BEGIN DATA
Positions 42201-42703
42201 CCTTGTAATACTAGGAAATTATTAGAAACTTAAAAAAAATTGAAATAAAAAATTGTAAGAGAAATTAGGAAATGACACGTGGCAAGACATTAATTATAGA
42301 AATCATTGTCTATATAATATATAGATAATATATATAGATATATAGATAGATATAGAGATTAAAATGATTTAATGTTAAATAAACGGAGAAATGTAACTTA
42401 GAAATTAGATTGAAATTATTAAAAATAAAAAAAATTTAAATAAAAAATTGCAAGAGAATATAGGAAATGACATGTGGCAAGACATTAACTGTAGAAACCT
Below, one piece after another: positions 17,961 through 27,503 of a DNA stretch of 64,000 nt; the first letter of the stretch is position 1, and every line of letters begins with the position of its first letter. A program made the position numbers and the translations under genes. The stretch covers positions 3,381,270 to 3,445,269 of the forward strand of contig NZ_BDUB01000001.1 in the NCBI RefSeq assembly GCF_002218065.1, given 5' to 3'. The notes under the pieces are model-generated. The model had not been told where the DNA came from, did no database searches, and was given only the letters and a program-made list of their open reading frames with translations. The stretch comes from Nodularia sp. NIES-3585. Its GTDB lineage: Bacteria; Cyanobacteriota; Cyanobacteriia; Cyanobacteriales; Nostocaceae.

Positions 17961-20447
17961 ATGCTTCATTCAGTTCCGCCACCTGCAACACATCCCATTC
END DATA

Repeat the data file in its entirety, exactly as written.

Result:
Positions 42201-42703
42201 CCTTGTAATACTAGGAAATTATTAGAAACTTAAAAAAAATTGAAATAAAAAATTGTAAGAGAAATTAGGAAATGACACGTGGCAAGACATTAATTATAGA
42301 AATCATTGTCTATATAATATATAGATAATATATATAGATATATAGATAGATATAGAGATTAAAATGATTTAATGTTAAATAAACGGAGAAATGTAACTTA
42401 GAAATTAGATTGAAATTATTAAAAATAAAAAAAATTTAAATAAAAAATTGCAAGAGAATATAGGAAATGACATGTGGCAAGACATTAACTGTAGAAACCT
Below, one piece after another: positions 17,961 through 27,503 of a DNA stretch of 64,000 nt; the first letter of the stretch is position 1, and every line of letters begins with the position of its first letter. A program made the position numbers and the translations under genes. The stretch covers positions 3,381,270 to 3,445,269 of the forward strand of contig NZ_BDUB01000001.1 in the NCBI RefSeq assembly GCF_002218065.1, given 5' to 3'. The notes under the pieces are model-generated. The model had not been told where the DNA came from, did no database searches, and was given only the letters and a program-made list of their open reading frames with translations. The stretch comes from Nodularia sp. NIES-3585. Its GTDB lineage: Bacteria; Cyanobacteriota; Cyanobacteriia; Cyanobacteriales; Nostocaceae.

Positions 17961-20447
17961 ATGCTTCATTCAGTTCCGCCACCTGCAACACATCCCATTC